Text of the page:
Using the phone’s camera to scan a code on a notice board or flyer brings forward a 2D computer-generated image superimposed on the phone’s live camera feed. Users can see a troop of mammoths walk over the horizon with the real landscape behind, or have their selfies taken with a mammoth. We’ve since created our own free app that recreates augmented reality dinosaurs and other extinct reptiles and mammals in 3D, without the need to scan a code.

We deployed the mammoth and a T. rex at various events in 2017 and 2018, allowing visitors to pose for selfies. The tech was embraced enthusiastically, not just by children but by older generations as well. We found the sense of technological wonder coupled with a chance to strike a silly pose with an extinct animal really appealed to the visitors.

Mammoth selfies.
Matthew Bennett, Author provided

But when we first deployed the app at a museum, in summer 2018 at the Etches Collection on Dorset’s Jurassic Coast, it challenged our thinking. In fact, it stopped us dead. When we had staff on site to show people what was possible with our own tablets and phones, the technology had an impact and people were excited to see it in action (although they did not always download the app). But no one engaged when we relied on posters and banners to encourage visitors to download and use the app.

We failed at the first step, not due to a lack of interest in the technology or in the 3D dinosaurs deployed, but due to the fundamental reluctance of visitors to download museum apps. We have since found this experience to be shared by others, such as Skybox Museum, who also struggle to get visitors to download their app deployed at their site in Manchester. In fact, the feedback we’ve received so far suggests that simply getting people to download a museum app, rather than a problem with the underlying technology, is the biggest obstacle to its success.

What makes people download apps?

To find out why, we immersed ourselves in a growing body of consumer-based research on smartphone apps. It turns out that the characteristics of an app are less important when it comes to getting people to download it than whether they trust the makers, and that brand loyalty and familiarity help build this trust. We also know that the potential for social interaction and pure enjoyment are more important than the usefulness or educational value of an app. People want to be entertained, engage with others and are wary of potential risks to their phones and personal data.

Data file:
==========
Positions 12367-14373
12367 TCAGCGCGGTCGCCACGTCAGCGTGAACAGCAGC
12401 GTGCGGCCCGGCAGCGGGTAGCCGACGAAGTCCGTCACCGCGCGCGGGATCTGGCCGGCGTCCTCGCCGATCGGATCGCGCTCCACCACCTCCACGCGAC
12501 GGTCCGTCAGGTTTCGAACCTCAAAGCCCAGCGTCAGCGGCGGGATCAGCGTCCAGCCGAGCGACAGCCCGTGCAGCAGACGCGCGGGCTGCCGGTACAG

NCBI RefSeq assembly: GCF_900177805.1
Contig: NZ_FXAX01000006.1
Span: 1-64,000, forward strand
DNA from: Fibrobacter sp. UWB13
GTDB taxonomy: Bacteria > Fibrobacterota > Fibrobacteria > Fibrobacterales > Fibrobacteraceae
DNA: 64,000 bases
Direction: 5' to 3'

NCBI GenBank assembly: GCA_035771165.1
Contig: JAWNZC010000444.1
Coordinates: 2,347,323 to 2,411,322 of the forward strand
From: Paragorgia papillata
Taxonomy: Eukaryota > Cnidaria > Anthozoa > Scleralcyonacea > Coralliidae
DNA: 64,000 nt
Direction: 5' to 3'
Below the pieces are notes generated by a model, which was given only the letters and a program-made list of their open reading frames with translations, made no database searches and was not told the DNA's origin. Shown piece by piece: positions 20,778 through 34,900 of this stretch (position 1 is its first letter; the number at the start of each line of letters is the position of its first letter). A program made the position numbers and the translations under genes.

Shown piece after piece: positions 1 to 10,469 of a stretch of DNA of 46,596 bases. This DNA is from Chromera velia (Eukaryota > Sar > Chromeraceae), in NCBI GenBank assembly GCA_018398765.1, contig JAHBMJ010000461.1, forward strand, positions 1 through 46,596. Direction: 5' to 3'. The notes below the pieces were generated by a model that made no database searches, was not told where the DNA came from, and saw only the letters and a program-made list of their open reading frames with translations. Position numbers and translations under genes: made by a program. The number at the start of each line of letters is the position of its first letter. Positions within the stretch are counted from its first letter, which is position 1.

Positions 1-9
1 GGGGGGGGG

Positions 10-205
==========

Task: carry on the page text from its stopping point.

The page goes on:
So when you’re asked to download an app at the doors of a museum, the default position is to decline. It’s a hard sell, especially if you have children in tow. Promoting the app in advance helps but, even if you overcome this reluctance, people still want a guarantee of fun.

Not enough for a download.
Matthew Bennett, Author provided

What’s the answer? Games are an obvious possibility. Which regular museum visitor hasn’t seen a horde of children with clipboards on some form of quest or hunt? Promising a fun game is perhaps the key to getting children to try the augmented reality we know can change a museum experience.

The alternative is to make such resources available without an app, and we are exploring this. One solution might be to enable visitors to access it through their phone’s internet browser or via a standard QR code. Another idea we are trialling is to preload the technology onto a tablet hired like an audio guide at a museum’s entrance. As the software doesn’t need downloading it can be more complex, for example using locational technology such as GPS that can prompt the user to activate the device at a given spot and offer content tailored to their visit. But this would make social interaction and downloading those fun-filled selfies harder.

We believe that technology has much to offer the museums of the future. In fact, we would argue it’s essential to their survival. In particular, mixed reality, a form of enhanced augmented reality where real people and objects are displayed in virtual worlds, has some exciting potential to create immersive, engaging and educational content. But for once, the smartphone may not hold the key.The Conversation

Matthew Robert Bennett, Professor of Environmental and Geographical Sciences, Bournemouth University and Marcin Budka, Professor of Data Science, Bournemouth University

This article is republished from The Conversation under a Creative Commons license. Read the original article.

Suggest an idea for clinical research – NIHR opportunity

Do you feel there are any gaps in health and social care research? The NIHR are advertising the opportunity to submit your own idea, or ideas, for potential future research projects.

You can submit your idea here, and read example suggestions to help inspire you!

Once submitted, the NIHR will compare the suggestion with existing or ongoing research and will likewise seek advice from a number of stakeholders including patients and members of the public.

Remember that support is on offer at BU if you are thinking of introducing your research ideas into the NHS – email the Research Ethics mailbox, and take a look at the Clinical Governance blog.

Supporting Health and Social Care Research – NIHR resource

Supporting Health and Social Care Research

A range of resources and best practice success stories have been pulled together to make promoting research and its benefits to patient care more accessible to everyone.

The NIHR website now hosts a number of pages and resources, such as how the NIHR can help academic researchers to conduct and deliver research, and success stories from amongst the research community – access the following link to find out more.

Remember that support is on offer at BU if you are thinking of introducing your research ideas into the NHS – email the Research Ethics mailbox, and take a look at the Clinical Governance blog.

Prof. Julian McDougall (CEMP) Presented on NESET II to Advise European Commission about Media Literacy Education